Image quality is lacking as well. Test results were middling and banding was visible in many images including the default Windows 8 background. Every other all-in-one of similar price and/or size is superior in this area.  
Still a beauty
Still, we can’t help but admire the design of this PC. Its elegant, slim exterior is primarily constructed of metal, putting it a step above the silver plastics used by Dell and HP. While the HP Spectre One does an even better job of hiding its hardware, the A720 remains more attractive and feels more robust. The engineers responsible for this system deserve a promotion.
We also like the controls. Our previous review unit, like this one, used touch-sensitive controls to handle volume and display settings. Adding a touchscreen to the system makes these controls feel even more intuitive than before. It’s on par with the Dell XPS One and far better than the HP Spectre One’s finicky software controls.
Even the peripherals are decent. The mouse is basic but sturdy and the keyboard is a desktop rendition of the superb AccuType keyboards that dominate Lenovo’s laptop line. Most users will have no need for an upgrade.
Does touch save the day?
Aesthetics aside, our previous review couldn’t find a reason to recommend this system over Dell’s quicker and less expensive XPS One. Has that changed?
No, it hasn’t. Dell has also added touch to its XPS One and is selling it for an identical $1,599. That price buys a Core i5-3330s processor and an incredible 2560 x 1440 display. Lenovo’s alternative is superior only in graphics (the entry-level Dell ships with Intel integrated), though that’s no real advantage. Both systems are bad at gaming.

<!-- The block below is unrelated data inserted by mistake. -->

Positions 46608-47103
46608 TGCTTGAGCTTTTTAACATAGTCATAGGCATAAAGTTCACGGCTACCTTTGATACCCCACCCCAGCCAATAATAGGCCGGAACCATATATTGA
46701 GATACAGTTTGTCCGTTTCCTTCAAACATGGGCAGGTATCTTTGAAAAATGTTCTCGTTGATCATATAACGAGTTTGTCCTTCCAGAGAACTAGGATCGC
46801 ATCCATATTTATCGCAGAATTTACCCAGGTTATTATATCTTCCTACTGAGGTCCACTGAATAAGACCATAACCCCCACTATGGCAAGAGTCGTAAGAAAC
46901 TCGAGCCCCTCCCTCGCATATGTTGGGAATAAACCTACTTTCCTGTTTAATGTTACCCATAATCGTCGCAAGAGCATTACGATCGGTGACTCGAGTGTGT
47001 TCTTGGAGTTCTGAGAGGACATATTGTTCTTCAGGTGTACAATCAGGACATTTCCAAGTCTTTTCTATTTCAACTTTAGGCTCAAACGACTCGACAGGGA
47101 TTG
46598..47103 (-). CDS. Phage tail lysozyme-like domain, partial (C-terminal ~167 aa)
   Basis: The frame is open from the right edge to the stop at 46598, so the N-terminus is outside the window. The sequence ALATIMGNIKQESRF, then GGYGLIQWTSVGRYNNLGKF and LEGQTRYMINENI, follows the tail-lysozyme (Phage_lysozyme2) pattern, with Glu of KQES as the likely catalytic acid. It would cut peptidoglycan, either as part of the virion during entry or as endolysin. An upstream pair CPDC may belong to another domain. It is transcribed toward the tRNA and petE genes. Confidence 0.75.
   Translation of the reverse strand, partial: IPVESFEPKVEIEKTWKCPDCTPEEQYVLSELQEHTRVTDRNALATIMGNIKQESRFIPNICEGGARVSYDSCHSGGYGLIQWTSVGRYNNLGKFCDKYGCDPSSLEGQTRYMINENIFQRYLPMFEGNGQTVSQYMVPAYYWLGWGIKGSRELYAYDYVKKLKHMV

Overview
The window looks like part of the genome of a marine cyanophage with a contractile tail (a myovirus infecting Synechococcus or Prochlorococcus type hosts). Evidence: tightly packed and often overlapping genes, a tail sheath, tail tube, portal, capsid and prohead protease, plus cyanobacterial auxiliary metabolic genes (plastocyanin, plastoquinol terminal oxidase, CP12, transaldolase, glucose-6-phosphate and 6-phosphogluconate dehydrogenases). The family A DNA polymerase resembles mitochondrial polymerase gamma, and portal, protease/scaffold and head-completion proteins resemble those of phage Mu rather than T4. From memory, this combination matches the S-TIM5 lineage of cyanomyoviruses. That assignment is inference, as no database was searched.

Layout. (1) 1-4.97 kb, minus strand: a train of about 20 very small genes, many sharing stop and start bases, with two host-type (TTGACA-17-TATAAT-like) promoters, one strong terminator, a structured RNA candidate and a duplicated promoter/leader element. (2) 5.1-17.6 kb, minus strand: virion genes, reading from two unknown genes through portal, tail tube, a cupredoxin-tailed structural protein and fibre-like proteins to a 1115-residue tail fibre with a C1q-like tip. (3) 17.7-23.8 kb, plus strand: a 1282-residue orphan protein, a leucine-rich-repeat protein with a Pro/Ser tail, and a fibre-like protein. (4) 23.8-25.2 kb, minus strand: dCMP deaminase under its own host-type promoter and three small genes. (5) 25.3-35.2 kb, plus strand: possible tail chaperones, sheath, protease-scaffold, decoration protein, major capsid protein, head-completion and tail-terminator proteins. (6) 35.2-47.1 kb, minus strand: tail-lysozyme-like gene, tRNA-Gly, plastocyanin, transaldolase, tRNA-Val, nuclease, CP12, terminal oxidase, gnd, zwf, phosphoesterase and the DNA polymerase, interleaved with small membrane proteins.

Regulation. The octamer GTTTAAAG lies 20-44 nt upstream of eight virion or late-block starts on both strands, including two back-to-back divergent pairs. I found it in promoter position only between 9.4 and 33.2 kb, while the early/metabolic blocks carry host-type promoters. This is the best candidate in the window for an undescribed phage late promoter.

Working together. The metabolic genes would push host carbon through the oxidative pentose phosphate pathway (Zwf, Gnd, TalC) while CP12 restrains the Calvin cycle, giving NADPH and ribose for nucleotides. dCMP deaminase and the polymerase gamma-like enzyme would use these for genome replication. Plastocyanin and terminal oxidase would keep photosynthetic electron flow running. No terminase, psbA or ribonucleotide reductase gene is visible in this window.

The A720 Touch offers class-leading design. It does not, however, offer a competitive display or a particularly quick processor. These serious flaws continue to mar the beauty of this all-in-one, making it impossible for us to recommend it over Dell’s XPS One or the Apple iMac.  

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Lenovo debuts media-friendly IdeaPad and IdeaCentre PCs
lenovo debuts media friendly ideapad and ideacentre pcs y series  dec 2010

Computer maker Lenovo wants to get 2011 off to a strong start, today announcing two new IdeaPad Y-series notebooks and the IdeaCentre K330 desktop PC that will be available in early 2011. Lenovo is pitching the systems as perfect for media-hungry young adults, and plans to offer plenty of CPU horsepower, RAM, and storage for a strong combination of multimedia excitement and performance.

"The Y460p, Y560p and K330 all feature speedy performance and advanced processing in a sleek form factor," said Lenovo VP of business operations Dion Weisler, in a statement. "Immense storage and high-quality graphics make these ideal for those looking for a superior and easy multimedia experience."